Tuesday, April 7, 2015

The History of Garden City

The History of Garden City, New York (my hometown) by long time historian of the village, M.H. Smith, makes for border-line interesting, if not somewhat stultifying, reading.  Ms. Smith is from another time (she died in 1991 at the age of 90) and it often shows in her prose and remarks.

Garden City was a planned village created by Alexander Stewart, America’s first department store tycoon, in the years following the Civil War.  Stewart brought a large tract of the Hempstead Plains, the largest prairie east of the Mississippi.   The common yarn told about the Hempstead Plains was that at the founding of Garden City it had become a wasteland.  This simply means that after cattle pasturing and horse racing, the plains no longer had any economic use.  The result is what we have today: small patches of the plain remaining (only a few acres from the original 60,000 acres) which are being preserved by dedicated volunteers.  So, one era’s wasteland is another’s nature preserve.  Certainly nothing new in that statement.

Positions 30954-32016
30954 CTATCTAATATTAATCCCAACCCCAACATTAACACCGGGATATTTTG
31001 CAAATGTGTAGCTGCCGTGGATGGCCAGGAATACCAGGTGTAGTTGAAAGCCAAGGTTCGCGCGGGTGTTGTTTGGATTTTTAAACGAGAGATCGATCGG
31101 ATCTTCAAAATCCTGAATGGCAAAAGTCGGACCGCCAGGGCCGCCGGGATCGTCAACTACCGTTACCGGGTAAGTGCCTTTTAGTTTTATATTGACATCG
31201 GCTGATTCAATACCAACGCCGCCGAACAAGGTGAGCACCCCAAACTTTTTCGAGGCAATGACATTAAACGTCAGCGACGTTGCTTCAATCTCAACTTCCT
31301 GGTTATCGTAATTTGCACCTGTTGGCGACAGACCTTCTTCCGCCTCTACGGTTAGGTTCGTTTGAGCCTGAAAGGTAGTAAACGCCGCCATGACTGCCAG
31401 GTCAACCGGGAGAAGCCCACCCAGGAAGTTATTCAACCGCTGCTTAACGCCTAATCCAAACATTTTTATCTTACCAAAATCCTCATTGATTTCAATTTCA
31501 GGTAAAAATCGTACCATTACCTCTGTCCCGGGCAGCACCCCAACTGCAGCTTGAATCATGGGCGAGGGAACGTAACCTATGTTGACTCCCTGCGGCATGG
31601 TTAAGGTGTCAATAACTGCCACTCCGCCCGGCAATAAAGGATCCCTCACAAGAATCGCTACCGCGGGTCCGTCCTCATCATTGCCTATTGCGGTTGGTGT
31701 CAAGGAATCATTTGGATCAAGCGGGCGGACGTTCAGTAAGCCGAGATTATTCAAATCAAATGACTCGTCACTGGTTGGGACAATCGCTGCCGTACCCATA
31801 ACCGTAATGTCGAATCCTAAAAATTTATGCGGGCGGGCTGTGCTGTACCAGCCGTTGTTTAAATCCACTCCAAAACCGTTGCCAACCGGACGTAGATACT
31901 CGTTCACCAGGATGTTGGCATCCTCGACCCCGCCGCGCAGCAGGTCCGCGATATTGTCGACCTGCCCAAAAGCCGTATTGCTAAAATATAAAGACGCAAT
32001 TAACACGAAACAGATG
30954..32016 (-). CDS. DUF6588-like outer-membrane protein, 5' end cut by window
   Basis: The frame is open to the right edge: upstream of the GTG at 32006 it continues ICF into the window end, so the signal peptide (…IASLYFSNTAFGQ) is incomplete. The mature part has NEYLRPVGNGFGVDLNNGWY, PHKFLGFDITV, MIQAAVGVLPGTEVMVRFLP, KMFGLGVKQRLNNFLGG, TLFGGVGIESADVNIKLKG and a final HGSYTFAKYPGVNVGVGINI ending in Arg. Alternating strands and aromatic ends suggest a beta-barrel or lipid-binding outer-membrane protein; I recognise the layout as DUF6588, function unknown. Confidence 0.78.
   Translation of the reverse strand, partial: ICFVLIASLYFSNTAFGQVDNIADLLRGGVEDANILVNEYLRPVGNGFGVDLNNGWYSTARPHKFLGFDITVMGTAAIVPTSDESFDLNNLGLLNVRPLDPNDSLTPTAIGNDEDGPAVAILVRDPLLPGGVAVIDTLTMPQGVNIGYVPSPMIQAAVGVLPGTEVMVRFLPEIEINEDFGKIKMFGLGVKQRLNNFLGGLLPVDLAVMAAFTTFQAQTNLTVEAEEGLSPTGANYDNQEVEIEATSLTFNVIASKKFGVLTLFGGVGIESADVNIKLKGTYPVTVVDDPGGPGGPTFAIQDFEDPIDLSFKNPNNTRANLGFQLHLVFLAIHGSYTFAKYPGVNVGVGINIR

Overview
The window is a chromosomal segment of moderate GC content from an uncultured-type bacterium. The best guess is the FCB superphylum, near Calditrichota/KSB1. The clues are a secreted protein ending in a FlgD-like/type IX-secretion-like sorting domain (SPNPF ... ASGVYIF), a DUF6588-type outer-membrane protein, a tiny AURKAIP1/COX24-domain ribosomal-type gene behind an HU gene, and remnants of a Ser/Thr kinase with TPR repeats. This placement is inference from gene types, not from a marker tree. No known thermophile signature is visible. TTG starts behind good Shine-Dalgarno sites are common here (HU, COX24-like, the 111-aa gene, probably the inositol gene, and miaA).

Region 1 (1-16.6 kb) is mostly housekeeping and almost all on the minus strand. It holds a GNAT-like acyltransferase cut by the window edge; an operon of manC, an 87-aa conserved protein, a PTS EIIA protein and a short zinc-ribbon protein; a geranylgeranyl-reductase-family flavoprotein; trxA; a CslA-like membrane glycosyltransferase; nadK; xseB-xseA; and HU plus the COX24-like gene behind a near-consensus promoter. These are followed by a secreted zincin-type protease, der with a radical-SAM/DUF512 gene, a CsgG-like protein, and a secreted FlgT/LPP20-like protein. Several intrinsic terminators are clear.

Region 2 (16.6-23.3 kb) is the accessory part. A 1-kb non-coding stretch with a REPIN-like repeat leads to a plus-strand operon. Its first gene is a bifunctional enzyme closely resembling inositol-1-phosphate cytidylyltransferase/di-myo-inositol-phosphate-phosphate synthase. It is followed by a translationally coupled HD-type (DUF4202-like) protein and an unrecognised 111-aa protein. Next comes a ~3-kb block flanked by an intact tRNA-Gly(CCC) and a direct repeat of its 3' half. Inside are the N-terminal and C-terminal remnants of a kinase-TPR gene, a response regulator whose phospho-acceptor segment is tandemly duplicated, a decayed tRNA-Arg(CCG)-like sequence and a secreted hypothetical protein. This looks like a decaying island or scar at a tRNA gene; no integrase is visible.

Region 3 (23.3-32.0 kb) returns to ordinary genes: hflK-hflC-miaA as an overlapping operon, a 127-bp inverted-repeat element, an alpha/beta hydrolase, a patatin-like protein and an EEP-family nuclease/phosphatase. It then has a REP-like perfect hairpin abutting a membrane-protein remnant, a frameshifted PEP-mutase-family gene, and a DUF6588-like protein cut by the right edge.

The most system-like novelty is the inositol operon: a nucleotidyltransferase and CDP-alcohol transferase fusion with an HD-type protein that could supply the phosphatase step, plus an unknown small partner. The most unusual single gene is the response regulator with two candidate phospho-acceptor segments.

That is simply one example.  The book is largely uncritical in its approach.  This was a book written to sing praises to the Village of Garden City, not to present genuine history.  Yet, it is the only full length history of the town.  So in lieu of doing your own private research, this book has value.

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